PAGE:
Her campaign is about 50% realized as of the date this post goes up. I personally think helping local Brooklyn makers of all types is a good and easy way to help create culture and unity. This will be my eighth Kickstarter project I’ve funded and it’s always great to be a part of someone’s fully realized goals.
And for $40 you get a beautiful book. Continue reading
Looking for bargains? Of course of you are. Then check out the recently opened, and appropriately named, Greenpoint Bargains.
The store stocks well-priced furniture, clothing, books, records and all sorts of other curious oddities. I picked up this dreamscape of Impressionist Paris for a $100.00.
They offer free local delivery for purchases over $150.00 plus set rentals.
On the first weekend of October, just over the Pulaski Bridge, 283 independent book-sellers, indie publishers, artists, zine makers, and their enviably hip brethren gathered at the NY Art Book Fair to trade, sell, and share their mutual love of print.
As you can imagine, hundreds of booths, teaming with well-designed books and well-designed people who want tell you about their well-designed books can be overwhelming. It’s like browsing a great quaint, independent book store and then realizing that it happens to be the size of a three-story school-turned-museum with a massive tent that has even more books and is somehow filled with a crowd of the coolest, artsiest, all-around hippest people you’ve ever seen in your life (which is notable, considering you live in Brooklyn). It’s mathematically impossible to see/browse/read it all, unless you spent three full days flipping pages, in which case you would probably work yourself into an art book induced frenzy (obsessively binding xerox copies of visual haikus until you can no longer eat or sleep).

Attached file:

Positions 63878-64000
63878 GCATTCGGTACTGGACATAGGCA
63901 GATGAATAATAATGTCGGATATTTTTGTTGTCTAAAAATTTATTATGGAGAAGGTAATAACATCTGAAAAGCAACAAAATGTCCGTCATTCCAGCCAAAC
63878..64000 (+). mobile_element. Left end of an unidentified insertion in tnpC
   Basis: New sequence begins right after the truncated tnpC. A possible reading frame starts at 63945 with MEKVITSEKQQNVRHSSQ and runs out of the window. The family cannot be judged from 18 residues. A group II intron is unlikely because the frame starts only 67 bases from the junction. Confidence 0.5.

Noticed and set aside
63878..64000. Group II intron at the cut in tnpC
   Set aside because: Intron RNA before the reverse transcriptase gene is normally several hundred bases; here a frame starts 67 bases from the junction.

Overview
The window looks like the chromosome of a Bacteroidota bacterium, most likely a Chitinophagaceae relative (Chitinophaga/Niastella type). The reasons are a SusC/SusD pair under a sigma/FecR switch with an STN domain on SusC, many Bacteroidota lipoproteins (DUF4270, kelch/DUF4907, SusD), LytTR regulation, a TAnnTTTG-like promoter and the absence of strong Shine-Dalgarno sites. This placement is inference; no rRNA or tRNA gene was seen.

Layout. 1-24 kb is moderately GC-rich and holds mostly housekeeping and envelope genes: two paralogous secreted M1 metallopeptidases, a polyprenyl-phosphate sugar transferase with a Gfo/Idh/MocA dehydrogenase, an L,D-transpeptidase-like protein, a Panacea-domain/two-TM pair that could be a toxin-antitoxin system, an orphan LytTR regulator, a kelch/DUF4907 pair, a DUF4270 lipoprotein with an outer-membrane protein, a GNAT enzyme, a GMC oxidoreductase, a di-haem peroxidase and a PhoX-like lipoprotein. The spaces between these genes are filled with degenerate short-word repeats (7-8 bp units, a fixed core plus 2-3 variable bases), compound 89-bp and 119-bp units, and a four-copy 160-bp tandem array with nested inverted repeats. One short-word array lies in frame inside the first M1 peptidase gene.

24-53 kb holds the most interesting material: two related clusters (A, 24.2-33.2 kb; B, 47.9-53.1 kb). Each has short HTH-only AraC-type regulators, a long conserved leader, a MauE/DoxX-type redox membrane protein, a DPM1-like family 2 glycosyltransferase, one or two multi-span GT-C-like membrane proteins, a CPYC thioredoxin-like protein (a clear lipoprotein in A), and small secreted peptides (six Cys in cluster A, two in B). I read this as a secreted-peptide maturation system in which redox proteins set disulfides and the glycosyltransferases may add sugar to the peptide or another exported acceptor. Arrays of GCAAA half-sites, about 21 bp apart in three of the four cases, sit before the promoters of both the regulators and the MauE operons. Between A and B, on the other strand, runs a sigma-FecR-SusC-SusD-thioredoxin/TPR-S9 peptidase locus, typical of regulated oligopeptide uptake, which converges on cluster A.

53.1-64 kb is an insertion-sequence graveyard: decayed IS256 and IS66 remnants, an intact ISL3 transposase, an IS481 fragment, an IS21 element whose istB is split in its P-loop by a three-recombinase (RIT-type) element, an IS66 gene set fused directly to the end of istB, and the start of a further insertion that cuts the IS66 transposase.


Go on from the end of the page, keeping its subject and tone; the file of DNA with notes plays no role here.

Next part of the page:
The Brooklyn Book Festival takes place today Sunday September 23, 2012 from 2-7pm at Brooklyn Borough Hall (209 Joralemon St) with over 280 authors and over 140 panels.
Greenpointers.com is very excited to be an online affiliate of our favorite local bookstore WORD. I am a major blog and online marketing nerd and read a ton of books on the subject. In an effort to monetize the website, I learned about affiliate marketing. After interviewing author Robert Anasi, I asked myself, if I write a great book review about a book I love, why not get a commission from the sale of the book?
I looked into it and via Amazon.com we can do this, but I want to keep it local! After some research I discovered that WORD has an affiliate program, so I put together a Books We Love page, where you can browse through titles we love that inspire this website. This page will grow as we review more books, but in the meantime, we have a few categories: Brooklyn & Beyond, Food (obviously!) and Blog/Social Media.
The book I am currently reading called Inbound Marketing: Get Found Using Google, Social Media, and Blogs is a book I highly recommend to anyone who has a website. And if you don’t have a website, you should have a website!
The idea is that “outbound marketing” is for people with a lot of money and no brains. A great example is commercials during the Superbowl. While these ads are well done, they are extremely costly and the method for reaching out to potential customers is in the form on an interruption. Inbound Marketing on the other hand is for the people like you and me: people with not a lot of money and a lot of smarts. With Inbound Marketing, using blogs (hey hey – you’re reading a blog!) and Social Media, you can cleverly get customers to come to you.